Crowdsourcing for Information Retrieval: From Statistics to Ethics


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Revised October 27, 2013. Talk at UC Berkeley (October 21, 2013), Syracuse University (October 28, 2013).

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Crowdsourcing for Information Retrieval: From Statistics to Ethics

  1. 1. Crowdsourcing for Information Retrieval: From Statistics to Ethics Matt Lease School of Information University of Texas at Austin @mattlease
  2. 2. Roadmap • Scalability Challenges in IR Evaluation (brief) • Benchmarking Statistical Consensus Methods • Task Routing via Matrix Factorization • Toward Ethical Crowdsourcing Matt Lease <> 2
  3. 3. Roadmap • Scalability Challenges in IR Evaluation (brief) • Benchmarking Statistical Consensus Methods • Task Routing via Matrix Factorization • Toward Ethical Crowdsourcing Matt Lease <> 3
  4. 4. Why Evaluation at Scale? • Evaluation should closely mirror real use conditions • The best algorithm at small scale may not be best at larger scales – Banko and Brill (2001) – Halevy et al. (2009) • IR systems should be evaluated on the scale of data which users will search in practice Matt Lease <> 4
  5. 5. Why is Evaluation at Scale Hard? • Multiple ways to evaluate; consider Cranfield – Given a document collection and set of user queries – Label documents for relevance to each query – Evaluate search algorithms on these queries & documents • Labeling data is slow/expensive/difficult • Approach 1: label less data (e.g. active learning) – Pooling, metrics robust to sparse data (e.g., BPref) – Measure only relative performance (e.g., statAP, MTC) • Approach 2: label data more efficiently – Crowdsourcing (e.g., Amazon’s Mechanical Turk) Matt Lease <> 5
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  7. 7. Crowdsourcing for IR Evaluation • Origin: Alonso et al. (SIGIR Forum 2008) – Continuing active area of research • Primary concern: ensuring reliable data – Reliable data provides foundation for evaluation – If QA inefficient, overhead could reduce any savings – Common strategy: ask multiple people to judge relevance, then aggregate their answers (consensus) Matt Lease <> 7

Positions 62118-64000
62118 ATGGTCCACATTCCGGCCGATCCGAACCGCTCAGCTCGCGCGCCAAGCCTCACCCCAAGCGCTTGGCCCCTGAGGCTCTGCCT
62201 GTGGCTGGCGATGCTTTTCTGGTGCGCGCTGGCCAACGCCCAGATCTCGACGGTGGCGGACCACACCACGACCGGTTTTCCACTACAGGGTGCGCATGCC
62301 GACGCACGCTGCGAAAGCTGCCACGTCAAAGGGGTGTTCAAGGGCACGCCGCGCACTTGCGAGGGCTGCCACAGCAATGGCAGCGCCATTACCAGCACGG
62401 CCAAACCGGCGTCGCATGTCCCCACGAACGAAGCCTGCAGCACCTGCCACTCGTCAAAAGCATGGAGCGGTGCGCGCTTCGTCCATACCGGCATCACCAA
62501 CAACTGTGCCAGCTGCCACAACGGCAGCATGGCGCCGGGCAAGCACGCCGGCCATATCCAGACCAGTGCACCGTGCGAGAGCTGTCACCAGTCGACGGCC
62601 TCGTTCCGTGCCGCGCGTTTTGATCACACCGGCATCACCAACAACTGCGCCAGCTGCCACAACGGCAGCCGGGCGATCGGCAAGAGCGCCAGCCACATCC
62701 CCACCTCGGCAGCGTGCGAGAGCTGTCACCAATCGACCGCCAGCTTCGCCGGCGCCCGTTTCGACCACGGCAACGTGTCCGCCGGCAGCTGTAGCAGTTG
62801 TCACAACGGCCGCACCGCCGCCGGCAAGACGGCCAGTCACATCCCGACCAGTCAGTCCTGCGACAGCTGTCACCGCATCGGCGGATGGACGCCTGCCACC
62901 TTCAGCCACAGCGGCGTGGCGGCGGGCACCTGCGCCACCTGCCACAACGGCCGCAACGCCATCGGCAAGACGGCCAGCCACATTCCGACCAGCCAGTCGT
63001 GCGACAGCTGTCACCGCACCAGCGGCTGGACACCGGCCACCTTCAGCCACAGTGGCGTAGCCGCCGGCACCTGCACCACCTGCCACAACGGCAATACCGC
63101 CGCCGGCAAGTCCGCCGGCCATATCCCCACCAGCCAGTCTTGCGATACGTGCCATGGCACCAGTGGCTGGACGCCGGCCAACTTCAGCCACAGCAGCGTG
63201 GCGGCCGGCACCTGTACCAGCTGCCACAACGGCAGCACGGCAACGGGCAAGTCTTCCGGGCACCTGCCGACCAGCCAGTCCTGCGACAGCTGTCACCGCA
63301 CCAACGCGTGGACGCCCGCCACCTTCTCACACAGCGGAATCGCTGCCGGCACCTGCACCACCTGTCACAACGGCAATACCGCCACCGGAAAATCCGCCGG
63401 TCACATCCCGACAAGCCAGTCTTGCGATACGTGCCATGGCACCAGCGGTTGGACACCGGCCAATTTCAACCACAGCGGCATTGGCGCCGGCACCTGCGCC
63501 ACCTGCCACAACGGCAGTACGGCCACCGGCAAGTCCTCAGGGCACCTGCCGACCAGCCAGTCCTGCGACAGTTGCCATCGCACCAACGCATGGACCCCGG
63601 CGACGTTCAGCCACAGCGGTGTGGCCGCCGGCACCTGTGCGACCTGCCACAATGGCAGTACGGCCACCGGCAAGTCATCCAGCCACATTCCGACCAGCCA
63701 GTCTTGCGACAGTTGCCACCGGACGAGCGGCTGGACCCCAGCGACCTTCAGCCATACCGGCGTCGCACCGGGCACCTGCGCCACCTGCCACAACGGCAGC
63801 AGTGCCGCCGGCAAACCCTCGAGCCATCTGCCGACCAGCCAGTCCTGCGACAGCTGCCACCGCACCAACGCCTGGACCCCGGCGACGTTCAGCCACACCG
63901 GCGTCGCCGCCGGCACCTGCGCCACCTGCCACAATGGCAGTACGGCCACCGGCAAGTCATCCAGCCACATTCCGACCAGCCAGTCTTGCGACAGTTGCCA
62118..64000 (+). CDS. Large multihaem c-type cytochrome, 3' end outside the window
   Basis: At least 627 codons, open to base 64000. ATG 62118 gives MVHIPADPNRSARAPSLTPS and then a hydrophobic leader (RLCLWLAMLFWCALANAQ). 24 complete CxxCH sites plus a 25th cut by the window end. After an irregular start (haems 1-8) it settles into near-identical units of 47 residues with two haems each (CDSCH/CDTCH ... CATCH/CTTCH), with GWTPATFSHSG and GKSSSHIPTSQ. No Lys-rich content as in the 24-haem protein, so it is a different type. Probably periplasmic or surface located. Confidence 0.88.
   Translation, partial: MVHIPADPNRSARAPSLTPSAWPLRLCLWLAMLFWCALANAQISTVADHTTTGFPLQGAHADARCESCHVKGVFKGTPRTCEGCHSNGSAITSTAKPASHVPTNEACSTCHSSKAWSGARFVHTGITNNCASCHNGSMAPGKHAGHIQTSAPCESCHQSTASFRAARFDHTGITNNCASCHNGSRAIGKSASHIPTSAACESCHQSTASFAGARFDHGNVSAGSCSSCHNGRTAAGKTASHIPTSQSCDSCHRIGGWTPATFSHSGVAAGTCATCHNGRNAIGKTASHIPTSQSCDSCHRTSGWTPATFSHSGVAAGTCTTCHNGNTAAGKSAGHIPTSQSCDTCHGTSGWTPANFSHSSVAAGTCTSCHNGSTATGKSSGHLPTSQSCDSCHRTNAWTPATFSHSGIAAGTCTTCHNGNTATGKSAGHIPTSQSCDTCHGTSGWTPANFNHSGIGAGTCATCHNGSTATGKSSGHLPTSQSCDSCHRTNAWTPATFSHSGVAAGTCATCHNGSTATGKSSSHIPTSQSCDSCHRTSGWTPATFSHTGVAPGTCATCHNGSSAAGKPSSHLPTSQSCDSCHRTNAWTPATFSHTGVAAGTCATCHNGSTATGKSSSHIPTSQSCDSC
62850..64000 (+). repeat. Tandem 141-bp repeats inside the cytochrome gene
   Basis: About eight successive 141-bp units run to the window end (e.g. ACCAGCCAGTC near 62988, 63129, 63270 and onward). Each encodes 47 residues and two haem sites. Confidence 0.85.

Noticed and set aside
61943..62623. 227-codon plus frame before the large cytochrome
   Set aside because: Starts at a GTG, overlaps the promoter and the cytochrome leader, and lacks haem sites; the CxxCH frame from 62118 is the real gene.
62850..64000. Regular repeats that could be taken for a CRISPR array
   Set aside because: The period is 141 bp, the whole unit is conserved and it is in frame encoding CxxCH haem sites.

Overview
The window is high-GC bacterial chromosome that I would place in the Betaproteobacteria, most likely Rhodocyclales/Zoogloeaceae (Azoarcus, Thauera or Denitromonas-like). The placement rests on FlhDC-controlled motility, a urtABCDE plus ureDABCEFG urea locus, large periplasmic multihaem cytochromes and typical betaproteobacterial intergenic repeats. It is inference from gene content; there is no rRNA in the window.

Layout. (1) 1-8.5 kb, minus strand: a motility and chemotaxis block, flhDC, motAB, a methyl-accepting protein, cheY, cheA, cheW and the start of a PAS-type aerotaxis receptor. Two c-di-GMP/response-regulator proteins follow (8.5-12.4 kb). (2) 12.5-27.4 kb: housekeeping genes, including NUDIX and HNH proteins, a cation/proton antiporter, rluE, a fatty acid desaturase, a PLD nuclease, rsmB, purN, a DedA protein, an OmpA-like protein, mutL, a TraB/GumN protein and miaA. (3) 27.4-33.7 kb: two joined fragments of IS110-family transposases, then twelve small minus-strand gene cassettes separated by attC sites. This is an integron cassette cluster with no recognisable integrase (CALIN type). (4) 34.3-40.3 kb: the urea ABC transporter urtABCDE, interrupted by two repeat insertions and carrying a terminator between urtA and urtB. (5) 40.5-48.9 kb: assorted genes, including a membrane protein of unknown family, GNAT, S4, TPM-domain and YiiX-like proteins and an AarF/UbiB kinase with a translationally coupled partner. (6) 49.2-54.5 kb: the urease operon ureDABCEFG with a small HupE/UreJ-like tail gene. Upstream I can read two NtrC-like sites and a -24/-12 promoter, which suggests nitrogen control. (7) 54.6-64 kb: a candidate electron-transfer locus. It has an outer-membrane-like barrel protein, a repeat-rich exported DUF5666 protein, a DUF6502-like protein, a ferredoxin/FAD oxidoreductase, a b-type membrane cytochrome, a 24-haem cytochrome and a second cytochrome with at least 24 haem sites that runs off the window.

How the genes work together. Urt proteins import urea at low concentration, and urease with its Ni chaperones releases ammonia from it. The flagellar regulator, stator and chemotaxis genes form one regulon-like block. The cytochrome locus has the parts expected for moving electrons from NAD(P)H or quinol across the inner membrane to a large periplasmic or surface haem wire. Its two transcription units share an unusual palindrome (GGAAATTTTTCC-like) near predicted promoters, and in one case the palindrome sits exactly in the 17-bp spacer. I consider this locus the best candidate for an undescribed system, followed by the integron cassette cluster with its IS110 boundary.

8. 8. Roadmap • Scalability Challenges in Evaluating IR Systems • Benchmarking Statistical Consensus Methods • Task Routing via Matrix Factorization • Toward Ethical Crowdsourcing Matt Lease <> 8
  9. 9. SQUARE: A Benchmark for Research on Computing Crowd Consensus Aashish Sheshadri and M. Lease, HCOMP’13 (open source) Matt Lease <> 9
  10. 10. Background • How do we resolve disagreement of multiple peoples’ answers to arrive at consensus? • Simple baseline: majority voting • Long history pre-dating crowdsourcing – Dawid and Skene’79, Smyth et al., ’95 – Recent focus on quality assurance with crowds • Many more methods, active research topic – Across many areas: ML, Vision, NLP, IR, DB, … Matt Lease <> 10
  11. 11. Why Benchmark? • Drive field innovation by clear challenge tasks – e.g., David Tse’s FIST 2012 Keynote (Comp. Biology) • Many other things we can learn – How do methods compare? • Qualitatively & quantitatively? – What is the state-of-the-art today? – What works, what doesn’t, and why? • Where is further research most needed? – How has field progressed over time? Matt Lease <> 11
  12. 12. Cons Method - - Most limited model Cannot be supervised No confusion matrix - Pros Simple, fast, no training Task-independent MV ZC Demartini’12 Worker Reliability parameters - Task-independent Can be supervised Allows priors on worker reliability & class distribution GLAD - - - - - No confusion matrix No worker priors Classification only Space prop. to num classes No worker priors Classification only Space prop. to num classes No worker priors Classification only Space prop. to num classes Automatic classifier requires feature representation Classification only Complex with many hyper-parameters. Unclear how to supervise Whitehill et al.’09 Worker Reliability & Task Difficulty params Naïve Bayes (NB) Snow et al.,’08 = D&S Model fully-supervised Dawid & Skene’79 (DS) Class priors & Worker Confusion matrices Raykar et al.’10 (RY) Worker confusion, sensitivity, specificity (Optional) Automatic Classifier - Task-independent Can be supervised Prior on class distribution - Supports multi-class tasks Models worker confusion Simple maximum-likelihood - Supports multi-class tasks Models worker confusion Unsup, semi-sup, or fully-sup - Classifier not required Priors on worker confusion and class distribution. Has multi-class support. Can be supervised. Welinder et al.’10 (CUBAM) - Worker reliability and confusion - Annotation noise Task Difficulty More Complex Method = Model + Training + Inference Confusion Matrix Detailed model of the annotation process. Can identify worker clusters . Has multi-class support. 12
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  14. 14. Results: Unsupervised Accuracy Relative gain/loss vs. majority voting 15% 10% 5% 0% -5% DS ZC RY GLAD CUBCAM -10% -15% BM HCB SpamCF WVSCM WB RTE TEMP WSD AC2 HC ALL 14
  15. 15. Results: Varying Supervision Matt Lease <> 15
  16. 16. Findings • Majority voting never best, rarely much worse • Each method often best for some condition – E.g., original dataset designed for • DS & RY tend to perform best (RY adds priors) • No method performs far beyond others – Of course, contributions aren’t just empirical… Matt Lease <> 16
  17. 17. Why Don’t We See Bigger Gains? • Gold is too noisy to detect improvement? – Cormack & Kolcz’09, Klebanov & Beigman’10 • Limited tasks / scenarios considered? – e.g., we exclude hybrid methods & worker filtering • Might we see greater differences from – Better benchmark tests? – Better tuning of methods? – Additional methods? • We invite community contributions! Matt Lease <> 17